Amber Pairis, whose work in protecting America’s natural resources has won a national award, will appear with Idyllwild Arts Academy’s alumni panel on Oct. 21, at 3 pm in Stephens Recital Hall, in one of the highlights of the school’s Oct. 20-22 Family Weekend.
Now known as Dr. Pairis, thanks to her graduate work at Antioch University New England, she graduated from the Academy in 1992, having concentrated on photography. Going from an arts school to a Ph.D. in Environmental Studies surely means taking the road less traveled. But Dr. Pairis’s scientific work is driven by concern for the natural environment, a concern to which the arts have profound relevance.
“Art can bring along the community and the policy-makers by translating scientific research into something that touches your life in a personal way,” she says.
A life touched deeply enough can be changed, and Dr. Pairis has clearly taken to heart the Idyllwild Arts mission of “changing lives through the transformative power of art.” The need to address climate change—a subject to which she was led by several years of studying endangered species on the most remote Hawaiian Islands—cries out that lives must be changed.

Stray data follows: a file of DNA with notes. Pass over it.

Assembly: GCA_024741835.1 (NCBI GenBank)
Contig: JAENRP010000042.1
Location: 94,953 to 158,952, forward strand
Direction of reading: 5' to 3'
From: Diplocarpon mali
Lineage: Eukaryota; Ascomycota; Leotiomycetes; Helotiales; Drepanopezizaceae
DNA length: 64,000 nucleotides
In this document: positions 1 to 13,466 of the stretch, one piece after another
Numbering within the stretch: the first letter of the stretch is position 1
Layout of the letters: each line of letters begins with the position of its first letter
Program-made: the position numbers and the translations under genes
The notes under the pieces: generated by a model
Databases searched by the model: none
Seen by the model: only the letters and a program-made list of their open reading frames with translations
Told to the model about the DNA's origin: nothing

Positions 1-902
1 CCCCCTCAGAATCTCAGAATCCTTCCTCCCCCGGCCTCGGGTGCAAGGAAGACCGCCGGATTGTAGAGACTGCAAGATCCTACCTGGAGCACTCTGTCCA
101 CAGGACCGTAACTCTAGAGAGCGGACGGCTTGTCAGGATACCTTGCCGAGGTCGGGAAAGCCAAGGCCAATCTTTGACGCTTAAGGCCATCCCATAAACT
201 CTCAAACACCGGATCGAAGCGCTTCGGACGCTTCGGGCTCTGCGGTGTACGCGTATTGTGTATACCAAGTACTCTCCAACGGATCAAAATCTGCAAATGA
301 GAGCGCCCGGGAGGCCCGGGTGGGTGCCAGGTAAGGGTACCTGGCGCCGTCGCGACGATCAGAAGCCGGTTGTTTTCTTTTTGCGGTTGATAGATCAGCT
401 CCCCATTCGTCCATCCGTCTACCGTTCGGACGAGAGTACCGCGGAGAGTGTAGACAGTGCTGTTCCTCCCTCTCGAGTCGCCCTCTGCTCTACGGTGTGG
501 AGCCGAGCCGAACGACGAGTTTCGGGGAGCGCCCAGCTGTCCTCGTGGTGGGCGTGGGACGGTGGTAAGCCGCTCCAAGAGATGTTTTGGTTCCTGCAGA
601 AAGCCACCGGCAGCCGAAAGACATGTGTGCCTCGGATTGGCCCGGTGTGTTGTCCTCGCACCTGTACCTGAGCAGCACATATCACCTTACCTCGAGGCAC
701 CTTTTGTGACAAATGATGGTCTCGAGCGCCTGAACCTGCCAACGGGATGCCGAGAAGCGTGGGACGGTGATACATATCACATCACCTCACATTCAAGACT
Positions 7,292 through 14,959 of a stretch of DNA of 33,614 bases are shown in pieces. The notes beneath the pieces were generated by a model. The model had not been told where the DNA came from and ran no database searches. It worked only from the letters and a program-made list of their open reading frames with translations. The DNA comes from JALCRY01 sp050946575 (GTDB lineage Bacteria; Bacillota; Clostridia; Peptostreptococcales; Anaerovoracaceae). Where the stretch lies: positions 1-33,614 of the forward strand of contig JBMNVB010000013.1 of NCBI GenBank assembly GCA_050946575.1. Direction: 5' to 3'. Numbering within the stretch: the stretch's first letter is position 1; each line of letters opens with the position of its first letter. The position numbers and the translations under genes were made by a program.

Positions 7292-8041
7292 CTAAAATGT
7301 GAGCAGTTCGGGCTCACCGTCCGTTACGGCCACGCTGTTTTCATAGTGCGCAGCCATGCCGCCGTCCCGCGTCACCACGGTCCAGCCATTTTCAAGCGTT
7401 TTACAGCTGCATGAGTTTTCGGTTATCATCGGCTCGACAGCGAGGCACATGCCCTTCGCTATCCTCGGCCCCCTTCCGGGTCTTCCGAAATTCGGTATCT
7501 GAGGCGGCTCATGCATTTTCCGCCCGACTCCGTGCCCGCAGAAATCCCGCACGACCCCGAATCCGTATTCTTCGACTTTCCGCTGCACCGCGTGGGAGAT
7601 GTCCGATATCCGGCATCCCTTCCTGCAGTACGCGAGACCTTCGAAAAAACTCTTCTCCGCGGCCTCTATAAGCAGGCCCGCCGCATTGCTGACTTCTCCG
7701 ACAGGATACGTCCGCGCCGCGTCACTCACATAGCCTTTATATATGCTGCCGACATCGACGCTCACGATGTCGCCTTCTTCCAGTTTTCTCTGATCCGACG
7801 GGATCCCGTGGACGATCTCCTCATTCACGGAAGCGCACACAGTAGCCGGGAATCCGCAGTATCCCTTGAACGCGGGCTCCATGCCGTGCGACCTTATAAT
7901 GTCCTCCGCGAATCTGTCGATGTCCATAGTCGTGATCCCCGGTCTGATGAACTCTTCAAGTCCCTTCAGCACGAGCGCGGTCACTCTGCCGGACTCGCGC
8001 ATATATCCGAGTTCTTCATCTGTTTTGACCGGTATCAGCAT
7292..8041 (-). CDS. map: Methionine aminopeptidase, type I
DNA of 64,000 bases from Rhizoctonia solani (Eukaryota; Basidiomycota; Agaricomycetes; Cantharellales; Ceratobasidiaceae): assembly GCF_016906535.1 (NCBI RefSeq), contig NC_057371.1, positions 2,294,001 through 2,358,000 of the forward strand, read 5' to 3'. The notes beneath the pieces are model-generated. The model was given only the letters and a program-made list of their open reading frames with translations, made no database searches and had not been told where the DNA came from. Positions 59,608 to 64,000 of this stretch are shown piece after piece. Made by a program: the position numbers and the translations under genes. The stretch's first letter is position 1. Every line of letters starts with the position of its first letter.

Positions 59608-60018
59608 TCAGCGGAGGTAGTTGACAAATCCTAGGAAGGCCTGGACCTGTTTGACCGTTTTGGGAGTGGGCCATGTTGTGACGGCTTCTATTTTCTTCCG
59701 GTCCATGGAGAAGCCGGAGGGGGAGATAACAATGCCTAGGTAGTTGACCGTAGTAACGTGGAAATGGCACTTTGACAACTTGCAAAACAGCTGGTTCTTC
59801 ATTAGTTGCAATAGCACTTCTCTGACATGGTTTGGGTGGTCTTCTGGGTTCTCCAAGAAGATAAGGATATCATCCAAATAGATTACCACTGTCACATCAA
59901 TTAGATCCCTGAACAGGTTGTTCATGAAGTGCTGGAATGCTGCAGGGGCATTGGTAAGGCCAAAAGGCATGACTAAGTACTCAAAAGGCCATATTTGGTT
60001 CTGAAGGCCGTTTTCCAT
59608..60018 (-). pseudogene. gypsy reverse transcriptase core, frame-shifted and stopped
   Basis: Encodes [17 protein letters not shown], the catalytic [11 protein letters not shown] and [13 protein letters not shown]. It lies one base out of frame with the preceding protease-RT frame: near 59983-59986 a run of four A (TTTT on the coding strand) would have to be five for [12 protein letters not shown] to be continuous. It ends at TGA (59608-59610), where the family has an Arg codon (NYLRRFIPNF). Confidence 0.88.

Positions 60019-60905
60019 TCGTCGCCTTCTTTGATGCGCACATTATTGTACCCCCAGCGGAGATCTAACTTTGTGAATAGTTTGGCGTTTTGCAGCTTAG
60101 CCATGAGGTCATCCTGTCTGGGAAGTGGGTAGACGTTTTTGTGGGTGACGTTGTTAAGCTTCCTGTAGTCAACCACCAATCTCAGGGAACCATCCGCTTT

“The pieces to promote resilience to climate change are out there, but it’s time to put the puzzle together.”
As Director of the Climate Science Alliance-South Coast, Dr. Pairis works out of San Diego, just a couple of hours from Idyllwild. But the work keeps her busy, so opportunities to return to her old high school are scarce. However, she knows that many Academy students share her environmental concerns. She also believes they’re “uniquely positioned to be innovative leaders on this front.”
That’s not all.
“I also get to come to the most beautiful place on earth!”
Even for committed activists, there’s more to life than making life better for everybody.